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Hiya.

Welcome to my little polymathic corner of the internet. I write about just about everything, but I have an especially soft spot for food, cats, Harry Potter, and embracing the crazy unpredictability of life.

Enjoy the ride!

Hurricane Cake (Recipe)

Hurricane Cake (Recipe)

Here’s the thing. Up until a few weeks ago, I thought I could control the weather. Not in a Storm-from-X-Men kind of way, but in a hippie-dippie, if-I-wish-it-enough-it-will-happen fashion. Manifestation, the power of positive thought, law of attraction, all that jazz. This is how I explained the White Christmas-like snowfall that escorted me out of my wedding reception when I was 28 (and turned into a mega-blizzard that ensured my new husband and I could stay safely ensconced at home without seeming rude), and the beautiful weather during my 30th birthday weekend extravaganza (despite the two hurricanes that were approaching Maryland from either side in the days prior).

So when I flew down to Sarasota to visit my BFF, Heather, and participate in a foodie-focused 5K, I didn’t think too hard about the weather stories reporting that Hurricane Irma was barreling toward Florida and shaping up to be a mega-storm.

“They always say that,” I said. “You can never tell this early where it’s going to go, anyway.”

Besides, I had my weather-controlling abilities on my side.

Fast-forward a few days. Irma was still headed straight for us. The 5K was officially postponed. They closed the schools. Despite my repeated tai chi-like movements, where I attempted to maintain my weather-controlling streak and push Irma’s energy to the east, Florida highways were jammed for miles and miles as people attempted to flee the MOST MASSIVE, POTENTIALLY DESTRUCTIVE HURRICANE IN RECORDED HISTORY. (That’s The Weather Channel talking. We turned it off about two days in — it was too stressful.)

Although the tai chi was good for my core muscles, I was starting to get worried.

I mean, Irma was larger than the entirety of Florida. So odds were we were going to get at least something. The thing was, no one was freaking out. Sure, Joe waited in line for four hours to get sandbags, and all of the bottled water was sold out, and everyone put up their hurricane shutters, but none of the locals were actually showing more than a slightly heightened sense of concern. Believe me. I looked for it.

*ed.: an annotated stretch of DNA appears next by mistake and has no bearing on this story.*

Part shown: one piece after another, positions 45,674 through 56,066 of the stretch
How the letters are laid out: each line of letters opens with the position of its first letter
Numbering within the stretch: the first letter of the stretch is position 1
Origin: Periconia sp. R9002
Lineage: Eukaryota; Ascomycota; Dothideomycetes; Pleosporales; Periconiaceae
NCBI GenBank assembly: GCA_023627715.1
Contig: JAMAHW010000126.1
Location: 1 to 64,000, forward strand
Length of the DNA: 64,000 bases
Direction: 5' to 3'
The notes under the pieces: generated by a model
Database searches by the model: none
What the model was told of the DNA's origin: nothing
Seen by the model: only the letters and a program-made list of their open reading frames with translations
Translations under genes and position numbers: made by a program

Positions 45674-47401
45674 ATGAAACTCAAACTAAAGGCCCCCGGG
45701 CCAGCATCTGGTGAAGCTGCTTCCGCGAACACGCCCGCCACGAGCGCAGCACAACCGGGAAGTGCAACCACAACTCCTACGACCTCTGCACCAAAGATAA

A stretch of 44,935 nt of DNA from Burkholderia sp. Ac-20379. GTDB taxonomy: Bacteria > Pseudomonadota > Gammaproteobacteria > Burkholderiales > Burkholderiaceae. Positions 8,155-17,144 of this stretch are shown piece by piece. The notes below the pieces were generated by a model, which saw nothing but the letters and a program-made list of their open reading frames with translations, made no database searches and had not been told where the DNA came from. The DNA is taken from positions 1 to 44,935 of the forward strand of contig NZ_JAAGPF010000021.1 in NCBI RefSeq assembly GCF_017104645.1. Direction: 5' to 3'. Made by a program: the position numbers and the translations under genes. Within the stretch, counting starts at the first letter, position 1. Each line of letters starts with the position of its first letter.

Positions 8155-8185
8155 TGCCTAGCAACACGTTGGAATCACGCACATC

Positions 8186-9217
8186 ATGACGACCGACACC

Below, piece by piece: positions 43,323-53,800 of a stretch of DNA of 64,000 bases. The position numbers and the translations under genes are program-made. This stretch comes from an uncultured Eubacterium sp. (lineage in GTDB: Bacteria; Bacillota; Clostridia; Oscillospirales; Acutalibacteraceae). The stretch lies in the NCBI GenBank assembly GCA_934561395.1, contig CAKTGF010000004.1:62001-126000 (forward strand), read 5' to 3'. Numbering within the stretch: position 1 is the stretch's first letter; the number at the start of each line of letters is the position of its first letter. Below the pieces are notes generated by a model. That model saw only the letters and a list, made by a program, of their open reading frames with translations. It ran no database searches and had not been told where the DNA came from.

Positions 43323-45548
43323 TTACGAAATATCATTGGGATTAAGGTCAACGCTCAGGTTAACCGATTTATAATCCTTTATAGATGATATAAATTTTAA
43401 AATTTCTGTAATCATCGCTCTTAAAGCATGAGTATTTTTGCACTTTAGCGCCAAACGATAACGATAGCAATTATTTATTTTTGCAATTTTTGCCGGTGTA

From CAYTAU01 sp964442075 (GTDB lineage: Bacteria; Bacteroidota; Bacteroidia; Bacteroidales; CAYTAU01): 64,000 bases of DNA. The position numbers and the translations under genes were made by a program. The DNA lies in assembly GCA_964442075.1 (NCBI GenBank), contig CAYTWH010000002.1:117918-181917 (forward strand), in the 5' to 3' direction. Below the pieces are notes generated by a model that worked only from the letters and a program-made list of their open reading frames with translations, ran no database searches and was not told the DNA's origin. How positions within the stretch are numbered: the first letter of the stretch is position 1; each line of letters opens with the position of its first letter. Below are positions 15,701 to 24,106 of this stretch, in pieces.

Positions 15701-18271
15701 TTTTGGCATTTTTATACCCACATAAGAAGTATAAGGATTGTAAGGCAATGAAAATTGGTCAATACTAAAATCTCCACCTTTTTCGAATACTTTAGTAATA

We went for a walk in the increasingly breezy but still sunny Florida weather. Neighbors were out, getting their garages ready for “hurricane parties.” “Y’all take care, now,” they said to us. “Welcome to Florida!” others joked when they found out we were visiting from Maryland. The overall vibe was, “We've prepared all we can, now let’s try to enjoy ourselves while we ride it out.” Indeed, by that point, it was too late for us to try to evacuate — given how clogged the highways were, we would’ve risked getting stuck on the road during the storm. Besides, only the waterfront and low-lying areas were being evacuated — we were several miles inland.

See that red circle right along the hurricane's path? That's us.

See that red circle right along the hurricane's path? That's us.

At that point, I had two choices: I could spend the next couple days completely stressing out, worrying the entire time, or I could just … go with it. I finally decided that I would approach this as a challenge — as an exercise in letting go of my tendency to want to control things, instead trusting others’ experience and wisdom.

Instead of continuing to question Heather’s sanity (How is she this calm????), I had a much more enjoyable time just following her lead (Cocktail, anyone?) And if it all backfired, I told myself, I’d have one hell of a reason to go back to trying to control things next time.

Oh, did I mention it was my birthday?

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Yes, Irma decided to crash my 36th birthday party. How rude! Most of our birthday plans fell through, as it’s hard to visit attractions and go out to places when they’ve literally shuttered in preparation for the STORM OF THE CENTURY.